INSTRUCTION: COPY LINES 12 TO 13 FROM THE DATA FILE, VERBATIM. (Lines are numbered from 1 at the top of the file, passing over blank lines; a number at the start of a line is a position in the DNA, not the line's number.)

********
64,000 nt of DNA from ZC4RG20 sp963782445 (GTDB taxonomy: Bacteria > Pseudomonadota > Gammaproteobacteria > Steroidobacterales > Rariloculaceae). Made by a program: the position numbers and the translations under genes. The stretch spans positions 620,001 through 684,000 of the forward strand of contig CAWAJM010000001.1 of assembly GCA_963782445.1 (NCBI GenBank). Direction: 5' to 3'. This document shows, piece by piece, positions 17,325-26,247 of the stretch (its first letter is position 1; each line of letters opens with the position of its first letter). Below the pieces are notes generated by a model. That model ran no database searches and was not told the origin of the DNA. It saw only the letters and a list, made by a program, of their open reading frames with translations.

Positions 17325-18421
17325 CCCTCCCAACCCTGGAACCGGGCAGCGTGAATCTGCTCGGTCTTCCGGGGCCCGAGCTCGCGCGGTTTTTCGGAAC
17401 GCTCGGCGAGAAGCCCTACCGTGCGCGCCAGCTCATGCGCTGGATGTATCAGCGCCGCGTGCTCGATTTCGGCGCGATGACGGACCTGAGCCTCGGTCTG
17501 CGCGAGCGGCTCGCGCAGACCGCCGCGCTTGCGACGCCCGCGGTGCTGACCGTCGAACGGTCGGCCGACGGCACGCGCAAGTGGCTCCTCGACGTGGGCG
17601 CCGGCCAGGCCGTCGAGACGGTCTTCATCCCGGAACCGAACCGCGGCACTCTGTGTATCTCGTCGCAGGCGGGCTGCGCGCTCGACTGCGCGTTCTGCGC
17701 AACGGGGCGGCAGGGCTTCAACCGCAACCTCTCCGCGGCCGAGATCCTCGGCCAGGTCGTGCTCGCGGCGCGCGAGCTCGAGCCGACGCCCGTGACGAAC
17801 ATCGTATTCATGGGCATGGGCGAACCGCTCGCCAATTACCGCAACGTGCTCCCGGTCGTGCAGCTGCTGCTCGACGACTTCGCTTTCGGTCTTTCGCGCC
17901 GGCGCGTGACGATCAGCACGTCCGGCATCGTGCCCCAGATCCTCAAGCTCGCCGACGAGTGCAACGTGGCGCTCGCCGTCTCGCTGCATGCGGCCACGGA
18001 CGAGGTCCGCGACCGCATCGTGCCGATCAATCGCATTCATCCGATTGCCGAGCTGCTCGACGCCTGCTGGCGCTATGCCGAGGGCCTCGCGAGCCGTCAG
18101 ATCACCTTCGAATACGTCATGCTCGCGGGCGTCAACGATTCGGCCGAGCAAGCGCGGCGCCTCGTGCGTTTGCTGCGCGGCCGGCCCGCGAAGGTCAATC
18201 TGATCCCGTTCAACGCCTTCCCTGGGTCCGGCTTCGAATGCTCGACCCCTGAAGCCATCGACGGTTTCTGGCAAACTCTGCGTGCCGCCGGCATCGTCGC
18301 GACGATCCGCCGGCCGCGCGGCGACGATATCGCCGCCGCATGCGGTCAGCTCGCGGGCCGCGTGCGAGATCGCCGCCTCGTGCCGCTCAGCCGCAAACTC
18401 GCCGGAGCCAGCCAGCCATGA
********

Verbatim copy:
18201 TGATCCCGTTCAACGCCTTCCCTGGGTCCGGCTTCGAATGCTCGACCCCTGAAGCCATCGACGGTTTCTGGCAAACTCTGCGTGCCGCCGGCATCGTCGC
18301 GACGATCCGCCGGCCGCGCGGCGACGATATCGCCGCCGCATGCGGTCAGCTCGCGGGCCGCGTGCGAGATCGCCGCCTCGTGCCGCTCAGCCGCAAACTC